If you’ve heard it once, you’ve heard it a million times: When you’re job searching, you should tap your network for advice and assistance. But the COVID-19 pandemic—and the unemployment or reduced salaries that’s come with it—has turned so many aspects of the job search upside down. Whether you’re newly out of work or, are are new to the job market, or have been job searching since before the outbreak began, you might be unsure if it’s still OK to ask for help when so many people are going through such a difficult time.
The answer is yes, but with some caveats. During any job search, you want to contact the people you know to see if they can assist you, and right now is no exception. However, you will need to change the way you reach out.
That said, you might even find that people are more eager than ever to lend a helping hand, whether that means getting on the phone with you, introducing you to someone else in their network, or forwarding your resume to someone in their company who’s hiring for your dream job.
It’s never easy to figure out exactly what to say when you’re asking for help in your job search, and it’s especially difficult when you’re trying to be sensitive during a pandemic.
3 Rules for Reaching Out in Dubai During the Pandemic
Before you go off and send out dozens of messages, there a few important guidelines to keep in mind as you tap into your network during COVID-19:
1. Ask for Something Specific
People in Dubai are always more likely to help when they know exactly what they can do, and that’s even more true now when they might be feeling overwhelmed and uncertain themselves. While they might want to help, they won’t necessarily have the bandwidth to figure out how. But if you ask, “Can you tell me more about working in [X industry]?” or, “Could you possibly introduce me to your coworker who’s hiring for [Y role]?” you’ve given them something concrete they can easily say yes or no to. And once they have an idea of the kind of help you’re looking for, they might be able to offer more suggestions.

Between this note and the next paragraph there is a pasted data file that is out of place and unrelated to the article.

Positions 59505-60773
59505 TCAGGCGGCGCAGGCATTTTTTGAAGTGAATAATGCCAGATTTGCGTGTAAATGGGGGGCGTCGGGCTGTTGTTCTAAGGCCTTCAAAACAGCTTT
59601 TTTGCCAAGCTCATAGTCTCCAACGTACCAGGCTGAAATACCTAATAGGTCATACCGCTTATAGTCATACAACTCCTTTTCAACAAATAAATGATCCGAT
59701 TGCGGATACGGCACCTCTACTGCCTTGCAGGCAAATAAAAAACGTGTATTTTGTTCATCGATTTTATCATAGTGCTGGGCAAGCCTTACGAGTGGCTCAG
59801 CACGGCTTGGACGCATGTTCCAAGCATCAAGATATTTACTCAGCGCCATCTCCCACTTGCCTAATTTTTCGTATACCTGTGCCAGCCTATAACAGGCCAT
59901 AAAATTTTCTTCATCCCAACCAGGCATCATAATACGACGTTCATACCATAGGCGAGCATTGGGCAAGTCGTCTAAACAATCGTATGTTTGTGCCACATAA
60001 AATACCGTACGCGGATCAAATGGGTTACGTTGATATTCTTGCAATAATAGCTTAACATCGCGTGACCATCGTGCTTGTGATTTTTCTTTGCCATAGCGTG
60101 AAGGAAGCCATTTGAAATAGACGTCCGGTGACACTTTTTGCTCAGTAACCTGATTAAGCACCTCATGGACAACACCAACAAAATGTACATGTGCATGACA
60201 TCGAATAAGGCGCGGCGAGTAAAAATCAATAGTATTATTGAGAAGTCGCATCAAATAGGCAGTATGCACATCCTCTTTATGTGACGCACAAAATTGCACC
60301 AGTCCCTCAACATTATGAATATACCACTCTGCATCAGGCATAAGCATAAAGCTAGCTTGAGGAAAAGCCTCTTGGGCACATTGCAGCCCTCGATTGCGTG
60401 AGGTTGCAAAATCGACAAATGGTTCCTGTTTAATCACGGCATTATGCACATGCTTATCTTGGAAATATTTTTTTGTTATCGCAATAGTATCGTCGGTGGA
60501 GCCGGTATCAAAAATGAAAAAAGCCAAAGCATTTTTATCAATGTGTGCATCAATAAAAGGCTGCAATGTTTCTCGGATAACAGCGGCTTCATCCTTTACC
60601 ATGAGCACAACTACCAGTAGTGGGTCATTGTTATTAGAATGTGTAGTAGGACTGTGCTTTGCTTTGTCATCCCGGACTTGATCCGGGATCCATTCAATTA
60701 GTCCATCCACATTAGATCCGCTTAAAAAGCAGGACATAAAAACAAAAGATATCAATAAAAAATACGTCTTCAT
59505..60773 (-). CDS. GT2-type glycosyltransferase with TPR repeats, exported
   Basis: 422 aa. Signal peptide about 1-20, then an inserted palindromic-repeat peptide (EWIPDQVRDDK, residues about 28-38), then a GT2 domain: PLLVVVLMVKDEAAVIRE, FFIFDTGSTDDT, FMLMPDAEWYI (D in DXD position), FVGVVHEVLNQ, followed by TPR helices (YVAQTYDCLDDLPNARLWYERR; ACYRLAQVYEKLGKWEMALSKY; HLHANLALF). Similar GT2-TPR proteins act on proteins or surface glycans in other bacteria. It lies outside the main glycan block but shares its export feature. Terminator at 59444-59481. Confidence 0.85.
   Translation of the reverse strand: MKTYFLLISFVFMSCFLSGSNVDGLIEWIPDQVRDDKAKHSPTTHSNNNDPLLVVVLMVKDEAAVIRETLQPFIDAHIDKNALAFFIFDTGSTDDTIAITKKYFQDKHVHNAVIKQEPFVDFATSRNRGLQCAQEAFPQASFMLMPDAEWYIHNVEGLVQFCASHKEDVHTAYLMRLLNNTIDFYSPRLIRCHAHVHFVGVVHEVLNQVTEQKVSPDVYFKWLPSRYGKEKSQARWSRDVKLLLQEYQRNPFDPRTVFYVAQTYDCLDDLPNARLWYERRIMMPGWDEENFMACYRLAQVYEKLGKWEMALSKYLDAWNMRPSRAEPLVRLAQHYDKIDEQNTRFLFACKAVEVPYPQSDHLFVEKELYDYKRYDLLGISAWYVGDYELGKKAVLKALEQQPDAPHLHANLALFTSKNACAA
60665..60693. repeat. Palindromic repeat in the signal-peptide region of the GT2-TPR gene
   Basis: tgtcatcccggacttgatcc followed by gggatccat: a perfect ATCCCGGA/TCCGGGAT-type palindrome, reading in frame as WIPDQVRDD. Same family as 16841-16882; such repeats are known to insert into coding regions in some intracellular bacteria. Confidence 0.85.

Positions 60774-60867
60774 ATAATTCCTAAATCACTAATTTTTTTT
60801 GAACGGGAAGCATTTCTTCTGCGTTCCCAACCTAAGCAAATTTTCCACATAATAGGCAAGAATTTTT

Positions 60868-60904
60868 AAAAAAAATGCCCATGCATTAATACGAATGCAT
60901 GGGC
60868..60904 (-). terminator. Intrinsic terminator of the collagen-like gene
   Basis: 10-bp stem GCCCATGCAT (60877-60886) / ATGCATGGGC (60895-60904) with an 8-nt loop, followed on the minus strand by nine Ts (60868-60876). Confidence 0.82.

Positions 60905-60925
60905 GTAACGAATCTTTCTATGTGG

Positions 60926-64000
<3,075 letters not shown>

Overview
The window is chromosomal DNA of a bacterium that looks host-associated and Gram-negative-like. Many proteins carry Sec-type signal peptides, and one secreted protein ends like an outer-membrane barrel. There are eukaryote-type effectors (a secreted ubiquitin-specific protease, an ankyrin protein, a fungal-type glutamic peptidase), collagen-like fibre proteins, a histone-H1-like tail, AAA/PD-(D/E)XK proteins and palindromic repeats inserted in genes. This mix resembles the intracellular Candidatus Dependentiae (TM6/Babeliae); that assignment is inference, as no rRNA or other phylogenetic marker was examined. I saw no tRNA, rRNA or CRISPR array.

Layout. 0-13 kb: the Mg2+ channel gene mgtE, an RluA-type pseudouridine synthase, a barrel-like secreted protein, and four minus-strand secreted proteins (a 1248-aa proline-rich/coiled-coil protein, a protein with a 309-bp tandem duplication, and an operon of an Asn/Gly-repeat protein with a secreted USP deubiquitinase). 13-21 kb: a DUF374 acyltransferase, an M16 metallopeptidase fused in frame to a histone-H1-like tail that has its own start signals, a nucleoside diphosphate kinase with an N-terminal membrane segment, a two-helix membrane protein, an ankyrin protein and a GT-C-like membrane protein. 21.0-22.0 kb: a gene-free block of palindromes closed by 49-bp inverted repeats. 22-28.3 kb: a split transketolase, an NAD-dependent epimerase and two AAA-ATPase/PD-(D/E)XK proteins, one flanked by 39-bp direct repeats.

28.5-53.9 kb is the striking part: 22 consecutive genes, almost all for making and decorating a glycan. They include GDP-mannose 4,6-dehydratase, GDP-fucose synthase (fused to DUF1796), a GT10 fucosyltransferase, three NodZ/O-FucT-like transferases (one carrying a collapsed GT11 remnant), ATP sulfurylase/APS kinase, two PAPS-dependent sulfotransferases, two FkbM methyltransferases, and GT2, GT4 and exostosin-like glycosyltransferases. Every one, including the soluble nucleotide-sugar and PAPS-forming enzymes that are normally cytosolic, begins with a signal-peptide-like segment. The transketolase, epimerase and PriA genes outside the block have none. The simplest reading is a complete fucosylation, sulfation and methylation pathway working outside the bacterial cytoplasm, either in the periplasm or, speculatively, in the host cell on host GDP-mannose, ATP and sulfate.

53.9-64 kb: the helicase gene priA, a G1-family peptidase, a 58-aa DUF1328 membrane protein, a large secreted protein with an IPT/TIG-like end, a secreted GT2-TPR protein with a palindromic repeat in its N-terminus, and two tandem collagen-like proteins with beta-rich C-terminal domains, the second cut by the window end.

This also means figuring out what you want from your next job and what you bring to the table before contacting your network. “Knowing who you are and the problems you can solve or the value you can bring to a company” is key, and can make it easier for your contacts to advocate for you if needed.
2. Be Genuine and Empathetic
Remember, everyone is struggling to some degree right now. We’re in a truly unprecedented time, and unless you’ve kept in close contact with someone, you don’t know if they’ve been laid off, or had their pay cut. They may be dealing with their own illness or the illness or loss of a loved one or facing high levels of anxiety and other mental health challenges.
So be personal, sincere, authentic, [and] inquire about how they’re doing. Start every email with earnest, heartfelt questions about them and their loved ones and an acknowledgment of the time we’re all going through, and try to make your messages overall as personalized and conversational as possible, taking into account how much you know them.
3. Be Patient
This is not the time to pressure or hound people over slower responses. If you haven’t heard back after a week or two, it’s OK to gently and politely check in again, but if you don’t get a response at that point, move on, and don’t take it personally. (Unless you know them well, in which case do check in again, but as a friend making sure they’re safe, not a job seeker asking for a favor.) Prepare yourself for the fact that you may need to reach out to more people than usual to find someone who can help.